• We strongly recommend supplemental insurance to cover medical evacuation. 
  • Carry prescription medication in original packaging, along with your doctor’s prescription. 

We do not pay medical bills. Be aware that U.S. Medicare does not apply overseas. 

Medical Insurance: Make sure your health insurance plan provides coverage overseas.  Most care providers overseas only accept cash payments.   See our webpage for more information on insurance providers for overseas coverage

We strongly recommend supplemental insurance (our webpage) to cover medical evacuation.

Vaccinations: Be up-to-date on all vaccinations recommended by the U.S. Centers for Disease Control and Prevention.

Further health information:

Criminal Penalties:  You are subject to local laws. If you violate local laws, even unknowingly, you may be expelled, arrested, or imprisoned. 

Furthermore, some laws are also prosecutable in the U.S., regardless of local law.  For examples, see our website on crimes against minors abroad and the Department of Justice website.

Arrest Notification:  If you are arrested or detained, ask police or prison officials to notify the U.S. Embassy immediately. See our webpage for further information.

Customs: The Tuvalu Custom Act states that all visitors arriving and departing the country may not carry more than AUD $3,000.

Currency: The Australian dollar is the legal currency in Tuvalu. The Tuvalu National Bank accepts traveler’s checks and most major currencies, including U.S. dollars.

You should be prepared to pay cash for hotel bills and all other services, since credit card services are not available. There are no ATMs on Tuvalu, so it may not be possible to withdraw cash from overseas bank accounts.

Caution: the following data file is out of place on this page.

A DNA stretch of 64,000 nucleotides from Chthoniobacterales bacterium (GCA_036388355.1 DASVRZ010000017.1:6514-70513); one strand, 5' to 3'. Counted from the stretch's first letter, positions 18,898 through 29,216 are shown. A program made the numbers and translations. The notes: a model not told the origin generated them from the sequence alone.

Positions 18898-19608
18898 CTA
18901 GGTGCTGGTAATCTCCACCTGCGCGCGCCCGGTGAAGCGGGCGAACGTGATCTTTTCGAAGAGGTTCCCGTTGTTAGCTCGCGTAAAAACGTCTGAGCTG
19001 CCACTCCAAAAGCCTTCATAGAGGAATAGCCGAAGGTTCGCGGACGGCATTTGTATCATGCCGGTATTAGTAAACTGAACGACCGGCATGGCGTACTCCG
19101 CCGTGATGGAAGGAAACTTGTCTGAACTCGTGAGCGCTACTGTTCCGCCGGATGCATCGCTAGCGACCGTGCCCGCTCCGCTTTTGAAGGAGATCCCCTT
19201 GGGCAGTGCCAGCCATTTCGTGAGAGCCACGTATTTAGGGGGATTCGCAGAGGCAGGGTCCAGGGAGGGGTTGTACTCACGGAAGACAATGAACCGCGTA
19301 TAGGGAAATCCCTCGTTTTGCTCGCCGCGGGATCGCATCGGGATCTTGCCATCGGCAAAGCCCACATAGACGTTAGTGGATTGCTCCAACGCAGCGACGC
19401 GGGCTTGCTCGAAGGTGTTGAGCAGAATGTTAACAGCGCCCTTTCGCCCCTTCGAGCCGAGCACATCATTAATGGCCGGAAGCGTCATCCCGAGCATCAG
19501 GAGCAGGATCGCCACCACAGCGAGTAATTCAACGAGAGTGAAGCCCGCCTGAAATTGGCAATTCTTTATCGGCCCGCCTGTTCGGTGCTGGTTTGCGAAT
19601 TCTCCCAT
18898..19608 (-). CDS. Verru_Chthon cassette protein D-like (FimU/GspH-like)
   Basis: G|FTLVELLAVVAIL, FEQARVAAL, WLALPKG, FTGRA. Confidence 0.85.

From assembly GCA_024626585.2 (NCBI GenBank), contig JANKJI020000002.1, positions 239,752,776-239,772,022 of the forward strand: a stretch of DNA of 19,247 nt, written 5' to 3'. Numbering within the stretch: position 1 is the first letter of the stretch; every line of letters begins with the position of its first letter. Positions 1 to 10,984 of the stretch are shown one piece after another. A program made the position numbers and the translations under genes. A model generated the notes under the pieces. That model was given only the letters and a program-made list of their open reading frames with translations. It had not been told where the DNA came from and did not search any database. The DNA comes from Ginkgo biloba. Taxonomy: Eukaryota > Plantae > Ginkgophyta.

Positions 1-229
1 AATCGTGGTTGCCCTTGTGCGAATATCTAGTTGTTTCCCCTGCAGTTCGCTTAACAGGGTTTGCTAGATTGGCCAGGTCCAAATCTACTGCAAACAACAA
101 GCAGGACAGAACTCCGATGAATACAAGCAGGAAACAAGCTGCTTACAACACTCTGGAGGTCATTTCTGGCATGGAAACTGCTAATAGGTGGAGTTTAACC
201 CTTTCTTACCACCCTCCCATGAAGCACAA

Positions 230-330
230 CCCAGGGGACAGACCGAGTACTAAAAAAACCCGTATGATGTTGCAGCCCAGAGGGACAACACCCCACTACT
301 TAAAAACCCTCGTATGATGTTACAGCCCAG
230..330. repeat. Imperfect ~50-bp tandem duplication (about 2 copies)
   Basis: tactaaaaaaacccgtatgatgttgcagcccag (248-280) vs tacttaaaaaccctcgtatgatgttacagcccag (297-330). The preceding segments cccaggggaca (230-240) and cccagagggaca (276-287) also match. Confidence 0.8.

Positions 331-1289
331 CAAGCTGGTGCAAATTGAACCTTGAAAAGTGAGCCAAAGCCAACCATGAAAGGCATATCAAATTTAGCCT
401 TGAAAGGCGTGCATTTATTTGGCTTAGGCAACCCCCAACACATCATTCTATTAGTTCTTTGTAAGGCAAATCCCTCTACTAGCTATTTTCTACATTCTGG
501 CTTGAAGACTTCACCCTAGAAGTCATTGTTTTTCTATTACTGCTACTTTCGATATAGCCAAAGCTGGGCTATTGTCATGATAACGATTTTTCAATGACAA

Faith-Based Travelers:  See the Department of State’s International Religious Freedom Report.

LGBTI Travelers: Sexual conduct between males is illegal, with maximum penalties of seven to 15 years’ imprisonment depending on the nature of the offense.  We are not aware of any recent reports of violence against persons based on sexual orientation or gender identity or prosecutions of consenting adults under these provisions. See our LGBTI Travel Information page and section 6 of the Department of State's Human Rights report for further details.

See our LGBTI Travel Information page and section 6 of our Human Rights report for further details.

Travelers Who Require Accessibility Assistance: Tuvalu prohibits discrimination on the basis of physical, sensory, intellectual, or mental disability. Supplementary state services to address the special needs of persons with disabilities are very limited.

There are no mandated building accessibility provisions for persons with disabilities. The only multi-story government building has elevators, but they are not operational. There are no elevators in private multi-story buildings.

Students:  See our Students Abroad page and FBI travel tips.

Women Travelers:  See our travel tips for Women Travelers

Road Conditions and Safety: Traffic moves on the left in Tuvalu. The main roads on Funafuti are paved, but other roads on other islands are generally unpaved. Animals and unwary pedestrians walking in the road make night driving on unlit secondary roads hazardous. For specific information concerning Tuvalu driving permits, vehicle inspection, road tax, and mandatory insurance, contact the Tuvalu Permanent Mission to the United Nations.

Public Transportation: The main forms of public transportation are taxis or motorcycles. Please refer to our Road Safety page and Traffic Laws in Tuvalu for more information.

Aviation Safety Oversight: As there is no direct commercial air service to the United States by carriers registered in Tuvalu, the U.S. Federal Aviation Administration (FAA) has not assessed the government of Tuvalu’s Civil Aviation Authority for compliance with International Civil Aviation Organization (ICAO) aviation safety standards.  Further information may be found on the FAA’s safety assessment page.